Changing your body clock could considerably improve your morning training sessions, and it’s easier than you’d think.
A sustained blast of bright light in the evening could dramatically improve your morning training, according to a recent study carried out at the Research Institute for Sport and Exercise Sciences (RISES) at Liverpool John Moores University.
It was discovered that 30 minutes’ exposure to artificial bright light (2,500 lux) in the evening can delay the body clock. The result was a 7.2% improvement in a 10km time trial the following morning, in comparison with a control group (all participants did the test twice, once with light therapy and once without).
The science bit centres on how the exposure to light impacts on core body temperature (CBT). In normal circumstances this dips to its lowest level a few hours before wake-up. The bright light delays this sleep-trough CBT by 1 3⁄4 hours, so the cyclists began their training with a lower temperature.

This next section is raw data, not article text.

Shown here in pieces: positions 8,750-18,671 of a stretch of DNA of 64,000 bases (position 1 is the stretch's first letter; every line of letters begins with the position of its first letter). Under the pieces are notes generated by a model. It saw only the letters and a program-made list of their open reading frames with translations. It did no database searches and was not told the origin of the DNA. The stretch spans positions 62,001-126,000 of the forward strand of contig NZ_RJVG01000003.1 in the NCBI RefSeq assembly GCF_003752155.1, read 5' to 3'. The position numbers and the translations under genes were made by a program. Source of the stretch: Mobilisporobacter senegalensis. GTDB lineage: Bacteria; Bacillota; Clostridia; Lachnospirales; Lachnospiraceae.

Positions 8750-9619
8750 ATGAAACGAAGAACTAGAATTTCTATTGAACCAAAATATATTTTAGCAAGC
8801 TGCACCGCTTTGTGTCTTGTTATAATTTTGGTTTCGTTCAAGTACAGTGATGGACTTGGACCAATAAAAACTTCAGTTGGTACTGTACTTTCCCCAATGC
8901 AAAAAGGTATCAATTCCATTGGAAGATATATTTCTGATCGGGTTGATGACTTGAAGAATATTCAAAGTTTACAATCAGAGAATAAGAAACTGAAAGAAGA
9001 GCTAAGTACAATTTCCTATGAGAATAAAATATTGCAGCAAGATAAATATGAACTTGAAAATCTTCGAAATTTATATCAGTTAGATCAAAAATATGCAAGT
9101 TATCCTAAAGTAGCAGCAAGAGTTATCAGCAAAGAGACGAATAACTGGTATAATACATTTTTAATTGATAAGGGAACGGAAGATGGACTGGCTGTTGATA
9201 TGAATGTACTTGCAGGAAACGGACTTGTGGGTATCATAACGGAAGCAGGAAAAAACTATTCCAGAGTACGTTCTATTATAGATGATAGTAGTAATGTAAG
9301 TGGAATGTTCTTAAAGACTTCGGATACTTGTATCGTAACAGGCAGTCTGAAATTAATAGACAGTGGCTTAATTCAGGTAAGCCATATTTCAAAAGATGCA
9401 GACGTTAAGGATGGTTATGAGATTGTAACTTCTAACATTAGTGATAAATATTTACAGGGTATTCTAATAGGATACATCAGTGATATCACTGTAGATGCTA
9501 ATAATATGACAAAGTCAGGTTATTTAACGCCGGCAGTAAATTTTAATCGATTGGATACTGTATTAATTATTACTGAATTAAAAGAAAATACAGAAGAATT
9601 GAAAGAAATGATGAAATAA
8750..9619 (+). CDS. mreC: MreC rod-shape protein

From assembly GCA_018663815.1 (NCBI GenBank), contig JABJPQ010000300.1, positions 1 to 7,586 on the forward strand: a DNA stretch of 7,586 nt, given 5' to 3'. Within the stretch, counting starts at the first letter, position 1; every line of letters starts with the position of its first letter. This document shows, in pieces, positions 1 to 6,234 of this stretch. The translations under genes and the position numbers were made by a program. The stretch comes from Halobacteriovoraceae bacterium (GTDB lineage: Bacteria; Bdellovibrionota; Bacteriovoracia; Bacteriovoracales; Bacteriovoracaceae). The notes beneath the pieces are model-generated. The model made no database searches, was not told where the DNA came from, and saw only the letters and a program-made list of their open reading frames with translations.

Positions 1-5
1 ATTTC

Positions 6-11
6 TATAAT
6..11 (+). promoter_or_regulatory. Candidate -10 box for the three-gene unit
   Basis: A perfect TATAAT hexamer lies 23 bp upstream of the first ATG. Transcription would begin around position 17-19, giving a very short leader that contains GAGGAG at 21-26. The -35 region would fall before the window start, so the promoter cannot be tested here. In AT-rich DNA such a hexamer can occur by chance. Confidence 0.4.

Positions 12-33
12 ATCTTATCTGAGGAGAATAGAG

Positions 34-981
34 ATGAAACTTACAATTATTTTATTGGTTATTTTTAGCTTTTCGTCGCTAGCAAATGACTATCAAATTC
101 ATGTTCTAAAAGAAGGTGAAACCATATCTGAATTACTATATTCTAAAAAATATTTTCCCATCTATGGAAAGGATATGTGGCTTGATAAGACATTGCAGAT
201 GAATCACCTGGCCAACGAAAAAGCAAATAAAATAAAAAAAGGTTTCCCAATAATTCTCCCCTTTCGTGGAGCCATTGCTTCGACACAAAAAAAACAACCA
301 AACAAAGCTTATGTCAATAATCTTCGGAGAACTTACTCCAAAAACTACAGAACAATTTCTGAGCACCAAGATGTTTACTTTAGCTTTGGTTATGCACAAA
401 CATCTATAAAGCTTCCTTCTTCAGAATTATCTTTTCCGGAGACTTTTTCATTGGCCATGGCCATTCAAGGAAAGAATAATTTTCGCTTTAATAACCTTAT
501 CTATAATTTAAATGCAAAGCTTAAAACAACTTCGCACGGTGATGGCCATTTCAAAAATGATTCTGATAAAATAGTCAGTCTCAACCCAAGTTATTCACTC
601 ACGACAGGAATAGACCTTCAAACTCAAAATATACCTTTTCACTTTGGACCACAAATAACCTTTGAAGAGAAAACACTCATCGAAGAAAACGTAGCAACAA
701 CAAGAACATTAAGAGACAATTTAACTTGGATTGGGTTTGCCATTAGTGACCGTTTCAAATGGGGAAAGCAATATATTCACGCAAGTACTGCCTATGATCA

A lower CBT prior to and during training can improve performance. That’s why many elite athletes use ‘pre-cooling’ techniques such as cold drinks and rooms, cooling vests, cold packs and cold water immersion. Cold drinks have been proven to boost performance by up to 15%.
For competitors seeking marginal performance gains, such methods might prove advantageous, but we would recommend further research.
Brightness of the Light
On a clear spring day, natural brightness is about 2000 lux. A household lightbulb emits a very low level of lux, less than 100. Specialist high-output lamps can generate about 2000 lux, while lightboxes designed to combat SAD (Seasonal Adjustment Disorder) can go up to 10,000 lux output – and you’d still need to sit 25-35cm from the light. (Source: lumie.com)